Construction is a costly business…in more ways than one. Not only are many projects worth millions of dollars, but so are the lawsuits that often attach to them. A growing trend of construction defect litigation has insurance premiums going “through the roof.” As a result, contractors must rely on their commercial general liability (CGL) policies more as insurers try to cover less.
Construction defect lawsuits have produced an entire group of policy exclusions. These leave the named insured uncovered and expose the additional insured as well. And far too often, these five exclusions are found too late.
As we conclude our series on CGL policy gaps, we’ll shine a light on these common exclusionary endorsements. Property owners, property managers, and general contractors seeking coverage as an additional insured should be on the lookout for these policy limitations:
Insurers often perceive a greater exposure risk tied to residential construction projects. Condominium, apartment, single-family home, and tract housing builds can generate more claims and higher severity. To minimize this risk, insurance companies will exclude coverage for work tied to all phases of construction, remodeling, or repairs. The residential exclusion endorsement also may limit coverage to a maximum number of units within a project. The benefit to the named insured subcontractor is that allowing this exclusion can generate lower insurance rates. However, this could completely nullify coverage for the additional insured if the subcontractor’s policy and scope of work do not align.
Total Pollution Exclusion
Standard CGL policies offer limited pollution coverage. Typically included are injury or damage from accidental escape of fuels, lubricants or fluids needed to operate equipment, and gases or fumes from equipment connected to work. A total or absolute pollution exclusion endorsement eliminates most of this coverage. The Insurance Services Office (ISO) has three such endorsements (CG 21 49, CG 21 55, and CG 21 65). Between them, they remove coverage for bodily injury or property damage caused by a pollution incident, byproducts of hostile fires, and byproducts of faulty heating equipment.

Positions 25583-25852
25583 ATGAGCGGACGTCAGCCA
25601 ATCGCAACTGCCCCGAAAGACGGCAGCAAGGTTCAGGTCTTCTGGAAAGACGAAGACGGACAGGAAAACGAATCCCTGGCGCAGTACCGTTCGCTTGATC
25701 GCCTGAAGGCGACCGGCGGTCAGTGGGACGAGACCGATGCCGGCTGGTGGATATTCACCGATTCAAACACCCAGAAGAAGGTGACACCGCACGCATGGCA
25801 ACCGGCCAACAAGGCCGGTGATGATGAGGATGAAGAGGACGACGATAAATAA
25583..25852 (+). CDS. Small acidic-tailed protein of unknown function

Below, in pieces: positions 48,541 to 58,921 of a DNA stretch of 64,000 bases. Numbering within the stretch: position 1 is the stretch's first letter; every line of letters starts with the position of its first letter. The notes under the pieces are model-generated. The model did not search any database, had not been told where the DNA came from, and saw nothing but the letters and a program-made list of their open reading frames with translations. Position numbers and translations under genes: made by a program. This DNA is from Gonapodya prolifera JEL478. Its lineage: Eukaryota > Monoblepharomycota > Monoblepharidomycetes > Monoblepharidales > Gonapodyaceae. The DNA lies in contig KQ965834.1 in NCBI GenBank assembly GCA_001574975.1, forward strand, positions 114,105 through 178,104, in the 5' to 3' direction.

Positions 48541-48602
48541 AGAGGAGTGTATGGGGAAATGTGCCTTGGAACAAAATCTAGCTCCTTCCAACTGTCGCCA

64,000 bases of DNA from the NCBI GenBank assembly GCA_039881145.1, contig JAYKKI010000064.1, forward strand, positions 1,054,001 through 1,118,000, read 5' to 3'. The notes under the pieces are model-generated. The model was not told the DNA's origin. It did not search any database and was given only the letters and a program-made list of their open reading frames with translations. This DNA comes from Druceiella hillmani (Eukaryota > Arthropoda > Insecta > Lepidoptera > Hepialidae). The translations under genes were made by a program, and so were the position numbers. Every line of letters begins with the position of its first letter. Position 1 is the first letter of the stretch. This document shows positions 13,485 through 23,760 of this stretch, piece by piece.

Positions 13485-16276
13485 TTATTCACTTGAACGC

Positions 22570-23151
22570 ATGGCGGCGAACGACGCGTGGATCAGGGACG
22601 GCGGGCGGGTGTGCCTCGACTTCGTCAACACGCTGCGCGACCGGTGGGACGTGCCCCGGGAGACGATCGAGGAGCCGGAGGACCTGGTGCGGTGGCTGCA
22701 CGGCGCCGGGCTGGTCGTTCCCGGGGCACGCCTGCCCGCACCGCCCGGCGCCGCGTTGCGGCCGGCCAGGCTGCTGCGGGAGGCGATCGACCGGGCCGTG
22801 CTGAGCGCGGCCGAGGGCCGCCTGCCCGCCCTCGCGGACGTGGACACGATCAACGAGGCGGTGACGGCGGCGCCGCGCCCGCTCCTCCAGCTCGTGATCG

Subsidence/Earth Movement Exclusion
From excavating to site development to running utility lines, most construction projects include at least some earth movement. The higher the frequency, the higher the risk of a claim. Plus, subsidence and earth movement claims can create catastrophic losses and completely cripple a project. For these reasons, insurers will add an endorsement excluding bodily injury or property damage related to earth movement. This eliminates all coverage connected to earth shifting, sinking, rising, landslides, and mudflows leaving a huge exposure for additional insureds.
Exterior insulation and finish systems (EIFS) are wall systems designed for high energy efficiency. However, they are prone to defects from water damage. Because of the large number of lawsuits related to EIFS, insurers now often attach exclusions to the liability policies of anyone potentially working with the materials. This represents a broad group including EIFS installers, roofers, HVAC technicians, window and garage door installers, and plumbers. An EIFS exclusion becomes most important for subcontractors working on wood frame projects. The endorsements are widespread in both residential and commercial construction. Examine these endorsements carefully because their language may far exceed EIFS-related losses.
Claims related to bodily injury and property damage caused by mold are on the rise. Construction projects hold a particularly high risk for these losses. Therefore, most insurers now attach mold exclusions to CGL policies. Targeted groups frequently tethered with these endorsements include roofers; plumbers; installers of windows, drywall, and siding; HVAC technicians; and anyone performing landscaping or foundation work. That covers most subcontractors on a project. Even separate policies for pollution liability mostly exclude mold-related claims.
How Do You Protect Against Construction Defect Exclusions?
Exclusionary endorsements are common and widespread. The best way to manage them is by finding when and where they exist.
- Look for “Exclusions Added By Endorsement” on every subcontractor’s COI and start asking questions.
- Request the actual endorsement to verify the language. Ensure that the exclusion does not affect the scope of work or limit coverage for the additional insured.
- Include coverage limitations as part of the contract negotiation process. Subcontractors can request that endorsements be added or removed to active policies.
- Modify the contract to stop specific exclusionary endorsements. Ensure all subcontractors sign the revised version and update their coverage as necessary.
And finally, before hiring your next subcontractor, put myCOI to work. Managing insurance policies for construction shouldn’t be risky business. Our cloud-based platform digitally tracks COIs and sends automated alerts before non-compliance becomes an issue. Insurance experts back the platform to help with policy and endorsement reviews to keep you covered. Eliminate the worry of risk management by making myCOI part of your next project.